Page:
Geographic and genetic boundaries of brown bear (Ursus arctos) population in the Caucasus
1. MARINE MURTSKHVALADZE, 2. ALEXANDER GAVASHELISHVILI, 3. DAVID TARKHNISHVILI
The taxonomic status of brown bears in the Caucasus remains unclear. Several morphs or subspecies have been identified from the morphological (craniological) data, but the status of each of these subspecies has never been verified by molecular genetic methods. We analysed mitochondrial DNA sequences (control region) to reveal phylogenetic relationships and infer divergence time between brown bear subpopulations in the Caucasus. We estimated migration and gene flow from both mitochondrial DNA and microsatellite allele frequencies, and identified possible barriers to gene flow among the subpopulations. Our suggestion is that all Caucasian bears belong to the nominal subspecies of Ursus arctos. Our results revealed two genetically and geographically distinct maternal haplogroups: one from the Lesser Caucasus and the other one from the Greater Caucasus. The genetic divergence between these haplogroups dates as far back as the beginning of human colonization of the Caucasus. Our analysis of the least-cost distances between the subpopulations suggests humans as a major barrier to gene flow. The low genetic differentiation inferred from microsatellite allele frequencies indicates that gene flow between the two populations in the Caucasus is maintained through the movements of male brown bears. The Likhi Ridge that connects the Greater and Lesser Caucasus mountains is the most likely corridor for this migration.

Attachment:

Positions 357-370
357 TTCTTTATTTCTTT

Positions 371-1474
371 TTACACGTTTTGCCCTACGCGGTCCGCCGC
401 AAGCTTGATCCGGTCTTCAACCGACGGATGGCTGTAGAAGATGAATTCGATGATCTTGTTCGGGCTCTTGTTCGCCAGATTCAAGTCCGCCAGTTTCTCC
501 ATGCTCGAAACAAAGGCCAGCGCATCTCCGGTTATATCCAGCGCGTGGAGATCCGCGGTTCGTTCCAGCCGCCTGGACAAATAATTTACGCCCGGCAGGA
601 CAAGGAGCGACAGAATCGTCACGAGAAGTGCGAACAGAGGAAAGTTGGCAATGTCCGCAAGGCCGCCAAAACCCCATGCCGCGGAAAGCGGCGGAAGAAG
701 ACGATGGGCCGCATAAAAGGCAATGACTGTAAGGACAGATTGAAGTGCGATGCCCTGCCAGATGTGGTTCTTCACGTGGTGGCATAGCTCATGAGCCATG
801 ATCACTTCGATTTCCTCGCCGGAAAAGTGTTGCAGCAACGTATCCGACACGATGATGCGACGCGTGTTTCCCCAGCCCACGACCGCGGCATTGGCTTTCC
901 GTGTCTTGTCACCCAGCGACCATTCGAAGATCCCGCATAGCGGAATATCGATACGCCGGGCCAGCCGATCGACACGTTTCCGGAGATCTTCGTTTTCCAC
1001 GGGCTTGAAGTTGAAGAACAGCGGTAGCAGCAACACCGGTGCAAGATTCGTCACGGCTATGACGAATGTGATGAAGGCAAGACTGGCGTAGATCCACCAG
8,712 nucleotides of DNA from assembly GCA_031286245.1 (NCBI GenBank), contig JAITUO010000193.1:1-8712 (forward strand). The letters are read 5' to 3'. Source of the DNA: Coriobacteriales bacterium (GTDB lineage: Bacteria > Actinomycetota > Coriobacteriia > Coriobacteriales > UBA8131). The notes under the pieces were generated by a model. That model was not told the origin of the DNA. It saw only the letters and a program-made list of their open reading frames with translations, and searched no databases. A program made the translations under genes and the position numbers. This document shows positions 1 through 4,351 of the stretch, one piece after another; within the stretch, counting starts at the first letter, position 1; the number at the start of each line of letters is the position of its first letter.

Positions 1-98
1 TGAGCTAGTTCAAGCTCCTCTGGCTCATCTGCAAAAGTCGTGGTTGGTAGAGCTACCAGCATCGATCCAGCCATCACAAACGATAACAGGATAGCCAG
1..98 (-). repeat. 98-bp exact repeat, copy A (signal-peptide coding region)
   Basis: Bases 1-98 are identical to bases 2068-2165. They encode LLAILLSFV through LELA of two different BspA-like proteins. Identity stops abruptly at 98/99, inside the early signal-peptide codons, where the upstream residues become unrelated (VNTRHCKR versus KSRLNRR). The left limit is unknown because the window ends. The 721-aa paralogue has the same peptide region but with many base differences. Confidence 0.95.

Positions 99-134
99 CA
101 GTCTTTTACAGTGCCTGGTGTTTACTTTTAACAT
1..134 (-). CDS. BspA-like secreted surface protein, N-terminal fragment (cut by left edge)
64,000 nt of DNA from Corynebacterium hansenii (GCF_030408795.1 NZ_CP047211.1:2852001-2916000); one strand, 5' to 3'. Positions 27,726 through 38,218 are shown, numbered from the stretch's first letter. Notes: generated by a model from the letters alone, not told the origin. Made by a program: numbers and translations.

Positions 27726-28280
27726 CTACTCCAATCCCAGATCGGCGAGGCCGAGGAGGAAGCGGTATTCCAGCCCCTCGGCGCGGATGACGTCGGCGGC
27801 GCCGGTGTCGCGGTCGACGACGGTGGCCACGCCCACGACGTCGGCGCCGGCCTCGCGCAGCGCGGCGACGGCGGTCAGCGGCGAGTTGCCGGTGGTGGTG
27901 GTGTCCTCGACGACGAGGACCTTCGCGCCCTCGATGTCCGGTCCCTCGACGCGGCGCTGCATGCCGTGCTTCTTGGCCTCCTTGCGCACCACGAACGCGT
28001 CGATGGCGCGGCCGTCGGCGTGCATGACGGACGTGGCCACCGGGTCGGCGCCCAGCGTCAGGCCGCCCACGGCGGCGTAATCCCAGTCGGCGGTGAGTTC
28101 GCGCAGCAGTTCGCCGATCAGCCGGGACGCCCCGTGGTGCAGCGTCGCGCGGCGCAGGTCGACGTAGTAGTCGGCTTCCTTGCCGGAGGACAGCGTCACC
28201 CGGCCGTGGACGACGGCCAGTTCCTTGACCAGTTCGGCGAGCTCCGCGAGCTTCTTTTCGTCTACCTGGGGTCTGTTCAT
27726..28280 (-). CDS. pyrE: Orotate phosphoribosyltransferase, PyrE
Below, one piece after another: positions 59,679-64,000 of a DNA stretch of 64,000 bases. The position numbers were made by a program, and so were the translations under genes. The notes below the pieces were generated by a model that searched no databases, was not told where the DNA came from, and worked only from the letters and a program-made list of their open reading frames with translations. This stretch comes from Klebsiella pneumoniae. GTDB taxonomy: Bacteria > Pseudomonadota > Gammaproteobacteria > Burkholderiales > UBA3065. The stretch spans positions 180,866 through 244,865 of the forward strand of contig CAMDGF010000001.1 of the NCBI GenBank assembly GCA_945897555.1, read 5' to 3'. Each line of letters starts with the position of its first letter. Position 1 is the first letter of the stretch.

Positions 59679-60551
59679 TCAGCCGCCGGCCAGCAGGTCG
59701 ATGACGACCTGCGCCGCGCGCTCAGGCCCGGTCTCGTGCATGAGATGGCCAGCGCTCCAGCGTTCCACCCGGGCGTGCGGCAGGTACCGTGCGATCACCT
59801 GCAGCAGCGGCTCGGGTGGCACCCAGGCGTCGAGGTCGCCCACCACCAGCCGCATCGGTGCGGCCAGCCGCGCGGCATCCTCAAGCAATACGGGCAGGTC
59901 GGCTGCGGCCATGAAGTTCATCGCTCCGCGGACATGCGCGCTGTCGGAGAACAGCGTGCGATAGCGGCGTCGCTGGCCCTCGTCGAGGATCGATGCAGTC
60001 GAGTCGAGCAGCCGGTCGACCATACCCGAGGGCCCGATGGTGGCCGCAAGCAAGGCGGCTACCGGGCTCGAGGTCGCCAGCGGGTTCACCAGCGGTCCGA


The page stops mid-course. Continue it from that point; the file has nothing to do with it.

Variations in the Caucasian brown bear skulls.
Brown bear skulls (below) from different geographic locations.
From left to right:
Karaginsky Island, Sakhalin Island (probably subadult), Ursus arctos pruinosus (The Tibetan Blue Bear)
Below: Caucasus Leningrad Oblast North-East Siberia
Kamchatka brown bear skull 45,72 cm /27,94 Weight = 10 lbs I guess that kodiak /coastal brown bear skull could easily exceed 10 lbs kamchatka&kodiak
"...Next, we weighed the undressed skull; it was 45 pounds, so we assumed that with the paws, etc., the hide had weighed over 200 pounds..." books.google.pl/books?id=1siT56zv3VEC&pg=PA54&lpg=PA54&dq=Next,%20we%20weighed%20the%20undressed%20skull;%20it%20was%2045%20pounds,%20so%20we%20assumed%20that%20with%20the%20paws,%20etc.,%20the%20hide%20had%20weighed%20over%20200%20pounds&source=bl&ots=6K3cogYkwk&sig=6cU1ffYtbbS7uRQ6mqO-1p_ylQM&hl=pl&ei=U-JXTbCbCovBswbDy52oCw&sa=X&oi=book_result&ct=result&resnum=2&ved=0CCAQ6AEwAQ#v=onepage&q=Next%2C%20we%20weighed%20the%20undressed%20skull%3B%20it%20was%2045%20pounds%2C%20so%20we%20assumed%20that%20with%20the%20paws%2C%20etc.%2C%20the%20hide%20had%20weighed%20over%20200%20pounds&f=false DISTRIBUTION AND ECOLOGY OF BROWN BEAR IN ROMANIA Data From Carcass - Weight of the skull (gross): 10 kg - Size of the skull: 36 x 23 cm Age of the bear: about 15-20 years - Sex: male www.bearbiology.com/fileadmin/tpl/Downloads/URSUS/Vol_9/Kalabar_Negrutiu_et_al_Vol_9.pdf
Biomechanical Consequences of Rapid Evolution in the Polar Bear Lineage